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The dollar slipped on Monday, losing some of its recent momentum, after better-than-expected earnings from Bank of America failed to convince investors that the worst for the U.S. financial sector is over.
Gains in financial stocks lifted European shares on Monday as markets cheered Bank of America's stronger-than-expected quarterly results, while declines in Roche offset some of the gains.
As of this morning, 93 (just under 20%) of the S&P 500 companies have reported earnings. Here's a look at which companies have had the biggest surprises so far...
Stocks advanced, led by a fourth straight rally in bank stocks after Bank of America beat expectations. News of a potential pharma deal also gave the market a boost.
Bank of America's quarterly profit fell less than expected despite a surge in bad loans, causing shares of the largest U.S. retail bank and mortgage lender to soar.
This past Saturday marked the one-year anniversary of the Dow Industrials’ first close above 14,000. Needless to say, it has been quite a ride for the Dow since it first reached that milestone; the Dow continued to establish new all-time highs into October before falling to 2-year lows this month.
Citigroup said on Monday that Vice Chairman Michael Klein would leave the largest U.S. bank by assets to pursue other opportunities.
Asian markets surged Monday, helped by a smaller-than-expected loss at Citigroup that provided comfort about the financial sector's stability ahead of more results this week from banks and industrial companies. Both South Korea and Australia gained over 3%.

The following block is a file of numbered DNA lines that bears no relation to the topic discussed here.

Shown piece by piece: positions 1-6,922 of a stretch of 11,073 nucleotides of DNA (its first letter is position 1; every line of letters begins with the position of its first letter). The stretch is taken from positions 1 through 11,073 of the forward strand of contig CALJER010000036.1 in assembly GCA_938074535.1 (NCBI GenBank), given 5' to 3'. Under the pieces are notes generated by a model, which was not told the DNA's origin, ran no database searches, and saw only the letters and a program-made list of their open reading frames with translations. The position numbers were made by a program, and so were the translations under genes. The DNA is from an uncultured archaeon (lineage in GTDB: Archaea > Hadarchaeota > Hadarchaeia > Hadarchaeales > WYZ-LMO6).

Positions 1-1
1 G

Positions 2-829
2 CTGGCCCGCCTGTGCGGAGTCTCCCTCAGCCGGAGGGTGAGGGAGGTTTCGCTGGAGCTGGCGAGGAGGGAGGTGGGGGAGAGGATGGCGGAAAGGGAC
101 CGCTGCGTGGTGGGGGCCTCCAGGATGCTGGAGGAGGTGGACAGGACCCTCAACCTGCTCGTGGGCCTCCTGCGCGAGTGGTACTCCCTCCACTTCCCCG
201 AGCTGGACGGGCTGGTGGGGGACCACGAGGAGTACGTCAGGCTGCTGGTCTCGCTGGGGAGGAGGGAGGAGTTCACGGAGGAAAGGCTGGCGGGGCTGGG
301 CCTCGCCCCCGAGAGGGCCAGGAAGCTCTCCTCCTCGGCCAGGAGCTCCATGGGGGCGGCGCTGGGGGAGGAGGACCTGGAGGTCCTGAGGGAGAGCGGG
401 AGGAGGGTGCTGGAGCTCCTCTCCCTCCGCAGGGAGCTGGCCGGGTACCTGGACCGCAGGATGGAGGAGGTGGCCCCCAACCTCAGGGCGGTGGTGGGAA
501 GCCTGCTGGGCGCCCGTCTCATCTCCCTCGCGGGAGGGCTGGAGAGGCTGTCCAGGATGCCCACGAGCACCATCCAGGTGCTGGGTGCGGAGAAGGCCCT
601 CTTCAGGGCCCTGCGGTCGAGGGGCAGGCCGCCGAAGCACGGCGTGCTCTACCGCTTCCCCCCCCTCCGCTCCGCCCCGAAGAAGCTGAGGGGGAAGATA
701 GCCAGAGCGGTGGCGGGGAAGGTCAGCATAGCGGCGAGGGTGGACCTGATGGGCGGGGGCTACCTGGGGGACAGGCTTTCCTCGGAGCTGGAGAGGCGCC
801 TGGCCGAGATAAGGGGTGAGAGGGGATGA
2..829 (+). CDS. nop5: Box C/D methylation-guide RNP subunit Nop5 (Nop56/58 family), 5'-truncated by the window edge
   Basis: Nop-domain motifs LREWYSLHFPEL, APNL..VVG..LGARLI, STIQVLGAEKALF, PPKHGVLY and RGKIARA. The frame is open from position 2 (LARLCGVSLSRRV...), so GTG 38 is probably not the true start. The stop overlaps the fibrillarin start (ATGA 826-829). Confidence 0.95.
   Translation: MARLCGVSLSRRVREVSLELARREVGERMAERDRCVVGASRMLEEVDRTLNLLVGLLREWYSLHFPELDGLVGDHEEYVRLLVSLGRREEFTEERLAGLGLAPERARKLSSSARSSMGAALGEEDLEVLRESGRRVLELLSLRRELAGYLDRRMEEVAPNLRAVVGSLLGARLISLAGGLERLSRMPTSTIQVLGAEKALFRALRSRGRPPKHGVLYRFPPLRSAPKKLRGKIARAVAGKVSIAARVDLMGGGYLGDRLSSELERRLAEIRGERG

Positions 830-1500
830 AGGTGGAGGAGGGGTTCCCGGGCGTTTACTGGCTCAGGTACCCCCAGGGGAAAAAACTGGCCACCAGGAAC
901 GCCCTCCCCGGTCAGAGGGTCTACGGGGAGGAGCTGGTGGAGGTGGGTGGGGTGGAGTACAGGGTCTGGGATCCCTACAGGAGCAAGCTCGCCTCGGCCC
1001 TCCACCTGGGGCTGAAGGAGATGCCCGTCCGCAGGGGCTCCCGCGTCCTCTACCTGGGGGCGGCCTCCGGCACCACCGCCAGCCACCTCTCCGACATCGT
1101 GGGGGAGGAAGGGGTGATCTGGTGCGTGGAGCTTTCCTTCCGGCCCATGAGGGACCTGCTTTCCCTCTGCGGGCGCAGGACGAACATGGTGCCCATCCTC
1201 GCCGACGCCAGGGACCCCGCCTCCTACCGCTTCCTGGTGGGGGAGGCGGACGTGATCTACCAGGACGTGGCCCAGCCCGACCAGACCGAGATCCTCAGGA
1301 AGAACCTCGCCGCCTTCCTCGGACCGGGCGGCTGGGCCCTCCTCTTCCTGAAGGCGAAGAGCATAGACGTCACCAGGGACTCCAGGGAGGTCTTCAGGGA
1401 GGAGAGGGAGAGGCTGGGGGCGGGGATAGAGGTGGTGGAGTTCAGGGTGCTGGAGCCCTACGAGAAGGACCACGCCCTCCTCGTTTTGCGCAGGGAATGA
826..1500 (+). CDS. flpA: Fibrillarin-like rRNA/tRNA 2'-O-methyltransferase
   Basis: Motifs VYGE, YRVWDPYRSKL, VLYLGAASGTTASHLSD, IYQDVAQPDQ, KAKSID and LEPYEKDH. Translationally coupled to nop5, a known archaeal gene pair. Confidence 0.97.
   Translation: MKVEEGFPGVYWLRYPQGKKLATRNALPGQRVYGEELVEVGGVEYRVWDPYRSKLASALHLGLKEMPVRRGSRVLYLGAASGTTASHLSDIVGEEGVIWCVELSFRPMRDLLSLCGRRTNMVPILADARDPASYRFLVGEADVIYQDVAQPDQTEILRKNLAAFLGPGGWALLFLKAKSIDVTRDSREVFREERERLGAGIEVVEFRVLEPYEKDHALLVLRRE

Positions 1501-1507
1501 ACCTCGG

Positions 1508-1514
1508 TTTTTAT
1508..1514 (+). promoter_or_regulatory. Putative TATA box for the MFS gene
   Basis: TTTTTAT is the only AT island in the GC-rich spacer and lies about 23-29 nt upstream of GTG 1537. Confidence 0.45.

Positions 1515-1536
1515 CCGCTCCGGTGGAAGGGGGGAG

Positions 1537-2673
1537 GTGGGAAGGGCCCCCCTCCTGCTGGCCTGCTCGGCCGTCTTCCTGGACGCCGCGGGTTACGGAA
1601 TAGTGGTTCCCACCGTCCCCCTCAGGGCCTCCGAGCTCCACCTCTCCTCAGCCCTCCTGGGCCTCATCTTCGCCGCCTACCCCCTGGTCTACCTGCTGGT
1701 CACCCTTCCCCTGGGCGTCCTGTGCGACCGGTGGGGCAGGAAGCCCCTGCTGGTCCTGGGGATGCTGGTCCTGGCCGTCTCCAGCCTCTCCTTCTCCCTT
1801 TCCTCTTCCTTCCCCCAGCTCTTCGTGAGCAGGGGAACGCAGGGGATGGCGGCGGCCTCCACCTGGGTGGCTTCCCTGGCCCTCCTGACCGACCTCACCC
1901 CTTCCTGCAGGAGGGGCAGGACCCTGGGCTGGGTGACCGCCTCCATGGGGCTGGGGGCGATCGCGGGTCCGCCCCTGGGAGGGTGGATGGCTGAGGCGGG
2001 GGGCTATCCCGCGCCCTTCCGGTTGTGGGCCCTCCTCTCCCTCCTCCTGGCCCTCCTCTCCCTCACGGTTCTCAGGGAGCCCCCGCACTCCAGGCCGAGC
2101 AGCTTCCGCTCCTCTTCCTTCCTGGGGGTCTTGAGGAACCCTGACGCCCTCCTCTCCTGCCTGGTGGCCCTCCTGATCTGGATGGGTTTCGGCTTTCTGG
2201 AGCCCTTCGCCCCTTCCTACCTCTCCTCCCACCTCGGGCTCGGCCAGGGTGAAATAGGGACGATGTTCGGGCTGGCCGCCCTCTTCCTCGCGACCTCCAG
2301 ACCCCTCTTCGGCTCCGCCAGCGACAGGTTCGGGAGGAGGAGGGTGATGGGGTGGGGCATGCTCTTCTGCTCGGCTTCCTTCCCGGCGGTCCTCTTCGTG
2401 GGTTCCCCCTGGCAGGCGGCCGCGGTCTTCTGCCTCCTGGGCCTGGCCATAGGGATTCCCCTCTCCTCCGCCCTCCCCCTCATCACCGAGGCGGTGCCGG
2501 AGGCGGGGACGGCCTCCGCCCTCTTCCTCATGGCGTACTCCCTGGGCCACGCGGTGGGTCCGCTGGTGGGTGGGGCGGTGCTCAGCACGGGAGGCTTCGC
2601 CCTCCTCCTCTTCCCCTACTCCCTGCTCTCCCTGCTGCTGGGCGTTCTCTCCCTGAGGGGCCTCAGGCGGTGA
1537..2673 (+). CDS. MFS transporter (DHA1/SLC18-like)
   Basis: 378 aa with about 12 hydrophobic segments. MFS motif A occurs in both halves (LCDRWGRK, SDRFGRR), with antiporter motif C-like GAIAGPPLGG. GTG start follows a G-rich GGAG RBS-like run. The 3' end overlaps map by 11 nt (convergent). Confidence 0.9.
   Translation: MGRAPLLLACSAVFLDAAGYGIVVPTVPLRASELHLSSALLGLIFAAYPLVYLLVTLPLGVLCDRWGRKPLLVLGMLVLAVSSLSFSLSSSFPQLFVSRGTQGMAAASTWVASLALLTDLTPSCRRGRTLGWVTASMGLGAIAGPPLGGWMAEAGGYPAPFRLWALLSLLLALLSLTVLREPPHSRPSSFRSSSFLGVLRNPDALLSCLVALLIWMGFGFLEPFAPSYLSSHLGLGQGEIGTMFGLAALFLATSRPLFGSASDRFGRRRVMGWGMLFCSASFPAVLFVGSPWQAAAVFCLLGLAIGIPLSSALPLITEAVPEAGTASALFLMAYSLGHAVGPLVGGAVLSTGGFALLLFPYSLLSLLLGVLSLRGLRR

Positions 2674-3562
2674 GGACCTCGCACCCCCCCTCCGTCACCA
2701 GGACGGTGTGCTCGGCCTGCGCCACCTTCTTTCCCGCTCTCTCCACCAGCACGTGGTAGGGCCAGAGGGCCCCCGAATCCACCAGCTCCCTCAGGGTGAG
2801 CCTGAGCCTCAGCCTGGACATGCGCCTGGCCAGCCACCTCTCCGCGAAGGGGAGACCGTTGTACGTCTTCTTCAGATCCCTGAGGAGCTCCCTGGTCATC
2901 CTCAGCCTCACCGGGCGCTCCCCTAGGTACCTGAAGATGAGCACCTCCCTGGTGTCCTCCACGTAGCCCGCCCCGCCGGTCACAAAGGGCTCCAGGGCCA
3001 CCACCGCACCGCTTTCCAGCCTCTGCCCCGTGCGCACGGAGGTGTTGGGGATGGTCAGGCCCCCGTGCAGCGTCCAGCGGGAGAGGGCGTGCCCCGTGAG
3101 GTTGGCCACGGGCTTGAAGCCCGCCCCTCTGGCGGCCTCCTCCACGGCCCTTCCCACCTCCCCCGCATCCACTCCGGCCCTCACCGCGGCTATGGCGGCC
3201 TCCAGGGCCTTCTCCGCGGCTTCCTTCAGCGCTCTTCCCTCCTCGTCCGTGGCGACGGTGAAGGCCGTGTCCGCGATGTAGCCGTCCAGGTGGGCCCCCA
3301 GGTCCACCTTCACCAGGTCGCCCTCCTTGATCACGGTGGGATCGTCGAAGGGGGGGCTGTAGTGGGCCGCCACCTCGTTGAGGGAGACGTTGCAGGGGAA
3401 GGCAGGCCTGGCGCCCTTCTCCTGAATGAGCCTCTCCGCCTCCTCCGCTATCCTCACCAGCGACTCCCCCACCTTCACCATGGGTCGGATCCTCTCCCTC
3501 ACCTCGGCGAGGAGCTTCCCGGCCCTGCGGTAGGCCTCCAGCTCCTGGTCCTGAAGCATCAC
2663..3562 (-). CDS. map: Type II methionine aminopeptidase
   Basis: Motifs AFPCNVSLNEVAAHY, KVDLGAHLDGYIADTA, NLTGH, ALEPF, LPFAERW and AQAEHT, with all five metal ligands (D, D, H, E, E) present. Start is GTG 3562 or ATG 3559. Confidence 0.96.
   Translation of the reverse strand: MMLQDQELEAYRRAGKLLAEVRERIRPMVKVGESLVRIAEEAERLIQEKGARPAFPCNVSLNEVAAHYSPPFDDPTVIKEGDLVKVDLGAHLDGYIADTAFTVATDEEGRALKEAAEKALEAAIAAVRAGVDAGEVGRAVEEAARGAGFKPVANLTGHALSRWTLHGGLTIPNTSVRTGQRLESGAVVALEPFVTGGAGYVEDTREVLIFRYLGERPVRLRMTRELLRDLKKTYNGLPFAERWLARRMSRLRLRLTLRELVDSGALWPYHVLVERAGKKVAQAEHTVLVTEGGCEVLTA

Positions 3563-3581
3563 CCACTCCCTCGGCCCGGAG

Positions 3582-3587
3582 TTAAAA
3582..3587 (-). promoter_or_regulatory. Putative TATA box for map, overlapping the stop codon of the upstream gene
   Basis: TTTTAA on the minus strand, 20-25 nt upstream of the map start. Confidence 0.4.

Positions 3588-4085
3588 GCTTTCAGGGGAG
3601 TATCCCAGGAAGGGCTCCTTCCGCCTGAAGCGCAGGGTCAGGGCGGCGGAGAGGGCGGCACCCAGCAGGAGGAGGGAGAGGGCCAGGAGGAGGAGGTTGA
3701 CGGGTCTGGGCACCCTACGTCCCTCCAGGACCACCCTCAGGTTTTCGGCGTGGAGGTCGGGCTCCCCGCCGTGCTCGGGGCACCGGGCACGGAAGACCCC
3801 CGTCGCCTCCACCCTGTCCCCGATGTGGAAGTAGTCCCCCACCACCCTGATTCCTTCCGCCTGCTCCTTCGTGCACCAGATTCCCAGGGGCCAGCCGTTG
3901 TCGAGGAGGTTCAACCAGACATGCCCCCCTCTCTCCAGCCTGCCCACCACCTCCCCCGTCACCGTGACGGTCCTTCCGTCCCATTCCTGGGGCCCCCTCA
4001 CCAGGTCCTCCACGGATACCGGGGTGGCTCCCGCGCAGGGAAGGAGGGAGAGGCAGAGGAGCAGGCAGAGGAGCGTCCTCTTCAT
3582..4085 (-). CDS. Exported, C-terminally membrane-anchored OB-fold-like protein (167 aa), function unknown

A large U.S. union has urged Citigroup to break itself up, saying the bank had become "too big and unwieldy to properly oversee."
European stocks were set to inch higher on Monday, extending a three-session rally, as investors brace for a flurry of corporate earnings from U.S. bellwethers such as Apple , Merck and Bank of America.
Stocks finished the day mixed, as disappointing earnings from Microsoft and Google dragged down techs, but gained 3.6 percent for the week, helped by a rally in bank stocks and a sharp drop in oil prices. Oil ended the week down 11 percent at $128.88 a barrel.
The Dow closed with fresh gains Friday due to a smaller-than-expected loss from Citigroup and the biggest weekly dollar drop ever in oil prices. What's the "Word on the Street?"
For the week ending Friday, July 18, 2008, the U.S. markets saw extreme volatility yet settled higher on better-than-expected earnings results, a pullback in crude oil, and an indication that the Fed will hold interest rates steady. Nonetheless, the Dow had its best week since April 18 and its best 3-day percent gain since March 2003 even after closing below 11,000 for the first time since July 2006.
I know, it wasn't exciting, but exciting wasn't what most traders were looking for. After a wild week, a quiet stable day was fine. There was no concerted attempt to sell off financials, and that is why it was a successful day for bulls.
Stocks turned mixed Friday as banks rebounded and Google and Microsoft slammed techs.
Investors interested in buying and selling U.S. bank stocks based on the performance of the underlying businesses might well have gone on holiday this week -- and might stay there next week.
Waiting for a market expert to recommend financial stocks? Wait no longer. Wendell Perkins has banks on his shopping list.
To help investors prepare their portfolios before the weekend, CNBC asked the experts for their best trades now.
European shares rallied Friday as Citigroup's results gave a boost to bank stocks. Euro stocks gained 3.2 percent for the week.
This week's Wall Street rally has encouraged at least some investors to come in off the sidelines, but not as many as the sharp gain in stocks might suggest.